a parable on human aspiration. Daedalus and his son, Icarus, were imprisoned on the island of Crete. Daedalus created wings to fly away. Icarus, ambitiously, flew too near the sun. The wax holding his wings together melted and he plunged into the sea and was drowned.
Landscape with the Fall of Icarus is described in W H Auden’s famous poem Musée des Beaux-Arts , named after the museum in Brussels which holds the painting.
The subject matter is an obvious starting point and the title tells the viewer quite a lot. Although a variety of activities may be taking place, the way the figures and objects relate to each other (foreground, background, at the margins of the frame) reveal something of the painter’s priorities. Size matters: if you are not viewing the original in an art gallery, you should at least work out the proportions of a picture and its impact (ranging from intimate cameo to larger-than-life and all the gradations in between). This leads into the area of perspective and how the spectator’s viewpoint is manipulated – how distant or how close the objects might be and whether we are outside or inside the space the painting occupies.
If you already have some skills of visual analysis or feel comfortable with literary critiques of twentieth-century poetry, then both the painting and the poem may prompt you to ask questions about their form and composition. If not, then you can follow the guidelines below; these will help you to analyse artistic and literary techniques in the retelling of the myth. In these separate boxes you will find a brief biography of Brueghel and Auden plus a few central characteristics (or ‘tools of the trade’) of their chosen genres which can be fruitfully applied to their texts.
Conservators and curators know better than ever, through careful examination of brush strokes and pigments and X-rays, which paintings are the authentic masterpieces and which are imitations or copies. They can follow a painting, like a poem, from its “first draft” to its final, finished version, including painted-over areas from decades — or centuries — later. Oberthaler told me that, for example, one of the hunters trudging in “Hunters in the Snow” was a later addition by Bruegel, and that the crow looking away from the crucifixion scene in “Christ Carrying the Cross” was originally looking directly at the events — which in some way is further evidence that “The Fall of Icarus,” in which bystanders ignore the central tragedy, must have been copied from an original Bruegel.
The Netherlandish artist Pieter Bruegel the Elder (1525-1569) is one of the most admired painters in the history of Western art. His ravishing and poignant “Hunters in the Snow” is one of the world’s best loved paintings. And he’s especially loved by poets. William Carlos Williams was awarded a posthumous Pulitzer Prize for his 1962 collection “Pictures from Brueghel and Other Poems,” which includes his extraordinary series that gives the book its title. (The “h” in Bruegel, once commonly used, is no longer considered correct.) And one of the great poems about art is W.H. Auden’s “Musée des Beaux Arts” (from 1938, on the brink of world-wide suffering), which is about a painting called “Landscape with the Fall of Icarus” in the museum in Brussels that gives the poem its title.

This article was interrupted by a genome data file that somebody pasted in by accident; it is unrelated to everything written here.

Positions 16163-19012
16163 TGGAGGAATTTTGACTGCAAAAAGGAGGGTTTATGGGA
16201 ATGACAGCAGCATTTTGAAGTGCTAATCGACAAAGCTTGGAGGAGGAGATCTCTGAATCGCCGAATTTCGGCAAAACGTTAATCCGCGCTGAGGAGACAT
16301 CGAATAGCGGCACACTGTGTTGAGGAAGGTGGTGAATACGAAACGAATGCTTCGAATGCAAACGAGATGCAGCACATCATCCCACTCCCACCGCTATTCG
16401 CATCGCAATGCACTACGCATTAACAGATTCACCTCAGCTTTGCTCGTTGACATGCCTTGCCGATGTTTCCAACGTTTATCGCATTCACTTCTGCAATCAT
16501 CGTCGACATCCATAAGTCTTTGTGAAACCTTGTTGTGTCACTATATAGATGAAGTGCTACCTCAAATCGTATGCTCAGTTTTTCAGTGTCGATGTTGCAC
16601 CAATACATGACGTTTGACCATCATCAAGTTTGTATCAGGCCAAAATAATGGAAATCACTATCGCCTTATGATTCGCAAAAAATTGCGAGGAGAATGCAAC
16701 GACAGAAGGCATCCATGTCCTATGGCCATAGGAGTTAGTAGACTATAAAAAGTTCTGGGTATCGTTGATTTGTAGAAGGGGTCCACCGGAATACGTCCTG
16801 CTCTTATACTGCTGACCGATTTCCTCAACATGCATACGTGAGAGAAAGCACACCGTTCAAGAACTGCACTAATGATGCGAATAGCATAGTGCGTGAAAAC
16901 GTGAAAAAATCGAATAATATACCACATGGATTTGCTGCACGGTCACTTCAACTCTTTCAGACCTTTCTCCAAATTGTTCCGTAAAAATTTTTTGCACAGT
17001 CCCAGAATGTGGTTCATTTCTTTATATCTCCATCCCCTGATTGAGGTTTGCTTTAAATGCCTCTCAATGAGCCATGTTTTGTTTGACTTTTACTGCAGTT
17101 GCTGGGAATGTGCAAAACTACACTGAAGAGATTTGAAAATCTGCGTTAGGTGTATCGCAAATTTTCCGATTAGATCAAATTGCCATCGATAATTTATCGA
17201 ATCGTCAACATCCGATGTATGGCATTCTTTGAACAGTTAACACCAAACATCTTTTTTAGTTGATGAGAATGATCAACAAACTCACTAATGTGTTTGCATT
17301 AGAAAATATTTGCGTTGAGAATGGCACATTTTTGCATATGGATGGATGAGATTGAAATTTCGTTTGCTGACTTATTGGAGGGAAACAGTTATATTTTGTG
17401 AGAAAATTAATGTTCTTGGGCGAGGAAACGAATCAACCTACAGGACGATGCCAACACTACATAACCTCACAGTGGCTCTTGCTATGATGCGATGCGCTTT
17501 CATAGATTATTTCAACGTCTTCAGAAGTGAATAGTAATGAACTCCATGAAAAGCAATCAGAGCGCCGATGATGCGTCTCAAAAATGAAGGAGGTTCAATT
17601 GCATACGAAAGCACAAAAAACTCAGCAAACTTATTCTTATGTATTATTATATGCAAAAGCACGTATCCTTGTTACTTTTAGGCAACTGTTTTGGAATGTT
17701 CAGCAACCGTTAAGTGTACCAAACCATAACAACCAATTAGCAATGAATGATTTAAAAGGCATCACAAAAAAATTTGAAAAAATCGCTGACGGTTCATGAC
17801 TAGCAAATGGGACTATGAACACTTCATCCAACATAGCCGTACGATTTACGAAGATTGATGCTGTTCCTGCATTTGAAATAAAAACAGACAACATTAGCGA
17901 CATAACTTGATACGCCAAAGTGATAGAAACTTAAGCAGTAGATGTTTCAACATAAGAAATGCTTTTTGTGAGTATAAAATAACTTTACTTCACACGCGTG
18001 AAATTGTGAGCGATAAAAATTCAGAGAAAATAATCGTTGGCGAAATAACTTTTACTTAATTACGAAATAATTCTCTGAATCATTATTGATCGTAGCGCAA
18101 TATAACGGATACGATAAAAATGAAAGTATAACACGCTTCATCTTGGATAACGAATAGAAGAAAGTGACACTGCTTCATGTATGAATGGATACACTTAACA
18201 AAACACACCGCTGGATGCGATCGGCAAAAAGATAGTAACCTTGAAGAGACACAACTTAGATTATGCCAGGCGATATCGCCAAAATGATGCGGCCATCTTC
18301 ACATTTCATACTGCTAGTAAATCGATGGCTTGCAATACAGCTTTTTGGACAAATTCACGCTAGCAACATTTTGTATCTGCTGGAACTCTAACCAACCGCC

a splash quite unnoticed
Consider Icarus, pasting those sticky wings on,
testing this strange little tug at his shoulder blade,
and think of that first flawless moment over the lawn
of the labyrinth. Think of the difference it made!
There below are the trees, as awkward as camels;
and here are the shocked starlings pumping past
and think of innocent Icarus who is doing quite well:
larger than a sail, over the fog and the blast
of the plushy ocean, he goes. Admire his wings!
Feel the fire at his neck and see how casually
he glances up and is caught, wondrously tunneling
into that hot eye. Who cares that he fell back to the sea?
See him acclaiming the sun and come plunging down
while his sensible daddy goes straight into town.
In a snow-covered landscape, three hunters lead their dogs through a picturesque, sprawling village. Vivid silhouettes of winter trees dominate the left-hand side of the composition, and, along with the direction of the hunters’ movement, lead the eye towards the busy scene at the center, a happy gathering of people on a frozen river. In the background, buildings and snow-covered mountains recede into the distance beneath a blue-gray winter sky.
In one of his more lurid and chaotic paintings, Bruegel offers us a dense allegorical representation of the competing drives underpinning human character by showing the customs associated with two festivals closely aligned in the early-modern calendar. To the left, the figure of the Carnival holds sway: a fat man astride a beer barrel with a pork chop pinned to its front, spit-roasting a pig and wearing a meat pie as a helmet. He presides over a scene populated by jesters, revelers, musicians, thieves, and beggars. To the right, the gaunt figure of Lent, in the habit of a nun, extends a platter of fish, in defiance of his richer offerings. Behind her, hooded figures emerge from the archway of a church, in which the artworks are shrouded in the custom of the season of abstinence. To the other side of the canvas, the tavern provides an equivalent backdrop, standing for the sins and pleasures of the flesh.